Cold Beat – Worms EP (Crime On The Moon)
Hannah Lew of Grass Widow strikes it out with a new side project with her bags packed full of the same ethereal, off-kilter harmonies & angular minimalism to which her other band has become indelibly tied. The jagged stabs of post-punk guitar that kick off ‘Worms’ are quickly disembodied in a flurry of reverb, frantic jangle & angelic female vocals, sounding like the early-80s Rough Trade roster on a surf-garage bender, while ‘Year 5772’ sheds the sharp corners in favor of buzzing space-age synth & sugar-spun harmonies. Then there’s remixes of both tracks on the flipside of the EP, but after how spellbinding the originals are, I can’t help but wish that they had made room for more original material instead. Cold Beat also played a really great set last month at the second-to-last show ever held at my favorite venue in Portland (RIP Record Room), whose closure would probably be tops on my “worst of 2013” list if I was actually going to make one of those.
Ruby Pins – self-titled LP (M’lady’s)
Not to be outdone, Lillian Maring of Grass Widow has been engaging in her own extracurricular activities this year in Ruby Pins, a mostly one-woman project showcasing her otherworldly bedroom pop songs. There’s some of the naive brilliance of homespun popsmiths the Cleaners From Venus at work here (check out those lo-fi vocals & the jaunty drum machine pulsing in ‘My Friends Are Insane’), while the dream-popping ‘Chameleon’ & ‘In Your Dreams’ manage to sound simultaneously vintage & futuristic, like fading sepia-toned photographs that have been blown up & pixelated, or maybe a post-punk Angelo Badalamenti locked in a room with a four-track machine.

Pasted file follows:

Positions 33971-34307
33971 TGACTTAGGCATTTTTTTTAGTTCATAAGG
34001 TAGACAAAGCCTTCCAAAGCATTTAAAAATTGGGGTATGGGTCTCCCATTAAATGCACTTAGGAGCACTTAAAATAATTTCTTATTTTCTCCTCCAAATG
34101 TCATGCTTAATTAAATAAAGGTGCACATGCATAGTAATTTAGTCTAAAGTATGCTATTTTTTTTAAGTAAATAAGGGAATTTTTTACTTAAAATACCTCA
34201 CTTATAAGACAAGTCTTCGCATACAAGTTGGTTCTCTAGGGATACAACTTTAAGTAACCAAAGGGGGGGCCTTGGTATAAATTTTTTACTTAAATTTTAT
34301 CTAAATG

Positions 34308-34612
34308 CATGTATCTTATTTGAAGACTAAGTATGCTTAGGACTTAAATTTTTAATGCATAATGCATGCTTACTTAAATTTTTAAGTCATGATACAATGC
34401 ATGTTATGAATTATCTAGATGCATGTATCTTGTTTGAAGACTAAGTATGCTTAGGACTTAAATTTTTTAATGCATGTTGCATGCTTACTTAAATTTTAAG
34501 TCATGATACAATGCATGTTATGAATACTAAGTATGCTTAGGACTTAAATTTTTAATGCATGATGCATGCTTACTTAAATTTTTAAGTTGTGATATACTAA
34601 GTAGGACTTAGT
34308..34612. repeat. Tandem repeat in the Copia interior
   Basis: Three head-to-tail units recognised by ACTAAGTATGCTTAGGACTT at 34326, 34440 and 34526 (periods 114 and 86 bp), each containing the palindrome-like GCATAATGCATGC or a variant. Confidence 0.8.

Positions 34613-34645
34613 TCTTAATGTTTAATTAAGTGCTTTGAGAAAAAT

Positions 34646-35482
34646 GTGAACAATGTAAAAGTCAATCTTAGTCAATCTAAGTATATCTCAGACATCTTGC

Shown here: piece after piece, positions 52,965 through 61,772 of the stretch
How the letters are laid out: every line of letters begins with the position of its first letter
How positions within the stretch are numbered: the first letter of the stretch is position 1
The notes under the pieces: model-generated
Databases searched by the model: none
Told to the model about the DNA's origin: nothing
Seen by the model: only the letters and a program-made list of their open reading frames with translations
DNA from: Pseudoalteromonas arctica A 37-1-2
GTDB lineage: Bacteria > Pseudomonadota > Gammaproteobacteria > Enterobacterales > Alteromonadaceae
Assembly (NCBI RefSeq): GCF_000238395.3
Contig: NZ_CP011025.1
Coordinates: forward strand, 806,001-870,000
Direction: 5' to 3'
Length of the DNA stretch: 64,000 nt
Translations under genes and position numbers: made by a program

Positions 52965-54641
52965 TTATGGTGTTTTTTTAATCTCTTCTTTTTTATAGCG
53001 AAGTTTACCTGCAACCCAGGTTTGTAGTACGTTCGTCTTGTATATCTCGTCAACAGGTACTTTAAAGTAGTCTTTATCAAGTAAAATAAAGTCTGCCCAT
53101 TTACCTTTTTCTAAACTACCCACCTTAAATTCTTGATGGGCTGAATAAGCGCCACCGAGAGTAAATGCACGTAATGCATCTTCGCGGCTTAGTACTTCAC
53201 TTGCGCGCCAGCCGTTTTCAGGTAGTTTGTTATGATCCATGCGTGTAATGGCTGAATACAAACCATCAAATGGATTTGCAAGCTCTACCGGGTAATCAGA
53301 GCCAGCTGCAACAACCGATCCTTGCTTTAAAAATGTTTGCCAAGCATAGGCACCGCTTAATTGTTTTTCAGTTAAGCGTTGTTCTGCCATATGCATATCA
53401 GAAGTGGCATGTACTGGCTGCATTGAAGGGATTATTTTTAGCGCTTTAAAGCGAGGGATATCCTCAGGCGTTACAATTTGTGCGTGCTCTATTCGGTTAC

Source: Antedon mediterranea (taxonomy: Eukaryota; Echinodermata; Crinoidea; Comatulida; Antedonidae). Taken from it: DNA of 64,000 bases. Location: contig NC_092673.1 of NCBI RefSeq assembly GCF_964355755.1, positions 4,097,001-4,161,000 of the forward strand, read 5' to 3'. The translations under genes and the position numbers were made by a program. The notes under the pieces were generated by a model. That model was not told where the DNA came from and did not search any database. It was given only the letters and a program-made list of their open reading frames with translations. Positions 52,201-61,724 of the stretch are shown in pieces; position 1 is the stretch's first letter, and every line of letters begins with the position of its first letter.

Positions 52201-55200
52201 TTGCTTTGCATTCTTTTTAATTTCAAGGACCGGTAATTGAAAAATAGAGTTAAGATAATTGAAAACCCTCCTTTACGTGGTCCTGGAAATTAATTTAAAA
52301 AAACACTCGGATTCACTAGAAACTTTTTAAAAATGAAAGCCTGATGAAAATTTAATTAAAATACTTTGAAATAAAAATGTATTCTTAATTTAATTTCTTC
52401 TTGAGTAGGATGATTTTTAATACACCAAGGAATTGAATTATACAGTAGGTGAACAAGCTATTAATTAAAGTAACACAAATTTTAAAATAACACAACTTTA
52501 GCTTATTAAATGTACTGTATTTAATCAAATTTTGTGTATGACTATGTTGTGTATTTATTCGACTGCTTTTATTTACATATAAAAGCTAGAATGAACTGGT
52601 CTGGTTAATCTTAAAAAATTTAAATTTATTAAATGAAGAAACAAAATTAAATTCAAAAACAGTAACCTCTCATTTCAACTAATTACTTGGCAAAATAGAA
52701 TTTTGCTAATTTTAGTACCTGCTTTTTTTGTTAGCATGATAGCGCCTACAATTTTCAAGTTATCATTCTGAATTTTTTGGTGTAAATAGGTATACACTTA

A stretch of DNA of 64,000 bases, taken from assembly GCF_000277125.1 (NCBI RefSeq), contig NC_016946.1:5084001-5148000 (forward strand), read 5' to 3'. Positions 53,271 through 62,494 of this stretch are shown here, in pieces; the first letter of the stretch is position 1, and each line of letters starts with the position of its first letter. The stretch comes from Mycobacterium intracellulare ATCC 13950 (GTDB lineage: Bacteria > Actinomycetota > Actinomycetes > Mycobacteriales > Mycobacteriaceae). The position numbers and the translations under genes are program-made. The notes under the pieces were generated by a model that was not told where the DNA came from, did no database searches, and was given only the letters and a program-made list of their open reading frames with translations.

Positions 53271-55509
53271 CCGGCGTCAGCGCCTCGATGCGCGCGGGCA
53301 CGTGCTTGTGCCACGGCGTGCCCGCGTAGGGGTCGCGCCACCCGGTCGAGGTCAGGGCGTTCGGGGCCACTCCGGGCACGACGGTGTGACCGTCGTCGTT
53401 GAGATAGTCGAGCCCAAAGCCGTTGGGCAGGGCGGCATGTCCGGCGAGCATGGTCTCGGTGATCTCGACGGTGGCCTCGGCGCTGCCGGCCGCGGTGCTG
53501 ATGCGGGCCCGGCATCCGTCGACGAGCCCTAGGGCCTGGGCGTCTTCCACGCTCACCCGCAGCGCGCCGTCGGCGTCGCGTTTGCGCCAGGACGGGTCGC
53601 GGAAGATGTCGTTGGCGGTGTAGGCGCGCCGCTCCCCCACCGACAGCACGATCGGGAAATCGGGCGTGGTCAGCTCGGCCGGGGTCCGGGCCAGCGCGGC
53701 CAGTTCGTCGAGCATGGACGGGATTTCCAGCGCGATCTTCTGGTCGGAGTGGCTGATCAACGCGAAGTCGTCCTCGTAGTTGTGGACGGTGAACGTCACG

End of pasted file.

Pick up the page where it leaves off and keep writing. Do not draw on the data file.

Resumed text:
The Courtneys – self-titled LP (Hockey Dad)
The Courtneys are three twenty-something ladies from Vancouver, British Columbia who wear their 90s influences on their (flannel) sleeves, with a guitarist/vocalist who has adopted the moniker Courtney Loove, a song paying tribute to everyone’s favorite 90s TV show featuring adults posing as Californian teenagers (‘90210’, although I’m sure there’s a follow-up about Saved By The Bell in the works) & a Point Break-referencing musical love letter to Keanu Reeves (no offense y’all, but All Girl Summer Fun Band cornered the market on crush songs for alternative heartthrobs about 10 years ago with ‘Jason Lee’). Not surprisingly, The Courtneys have their musical gaze fixed south on Olympia circa 1992 or so, drawing equally from K Records’ naive, minimalist pop & kill rock stars’ strain of primal girl-punk. ‘Social Anxiety’ & ‘Insufficient Funds’ wind themselves around bratty sing-song rhythms lifted straight from the Bratmobile/Heavens To Betsy split 7”, while ‘Nu Sundae’ wipes away the marker-scrawled stomach messages for something closer to the shambling sweetness of Tiger Trap.